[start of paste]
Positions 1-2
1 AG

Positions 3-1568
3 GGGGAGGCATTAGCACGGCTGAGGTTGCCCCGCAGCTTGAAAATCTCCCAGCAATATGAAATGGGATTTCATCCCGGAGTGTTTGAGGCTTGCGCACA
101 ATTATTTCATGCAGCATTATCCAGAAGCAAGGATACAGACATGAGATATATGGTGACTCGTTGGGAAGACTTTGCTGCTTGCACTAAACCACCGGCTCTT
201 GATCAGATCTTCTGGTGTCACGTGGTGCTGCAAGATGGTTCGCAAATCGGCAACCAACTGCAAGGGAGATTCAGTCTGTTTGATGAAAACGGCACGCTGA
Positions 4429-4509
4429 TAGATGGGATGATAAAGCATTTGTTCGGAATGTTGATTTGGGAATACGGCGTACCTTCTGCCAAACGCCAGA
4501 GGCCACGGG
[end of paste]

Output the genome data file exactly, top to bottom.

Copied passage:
Positions 1-2
1 AG

Positions 3-1568
3 GGGGAGGCATTAGCACGGCTGAGGTTGCCCCGCAGCTTGAAAATCTCCCAGCAATATGAAATGGGATTTCATCCCGGAGTGTTTGAGGCTTGCGCACA
101 ATTATTTCATGCAGCATTATCCAGAAGCAAGGATACAGACATGAGATATATGGTGACTCGTTGGGAAGACTTTGCTGCTTGCACTAAACCACCGGCTCTT
201 GATCAGATCTTCTGGTGTCACGTGGTGCTGCAAGATGGTTCGCAAATCGGCAACCAACTGCAAGGGAGATTCAGTCTGTTTGATGAAAACGGCACGCTGA
Positions 4429-4509
4429 TAGATGGGATGATAAAGCATTTGTTCGGAATGTTGATTTGGGAATACGGCGTACCTTCTGCCAAACGCCAGA
4501 GGCCACGGG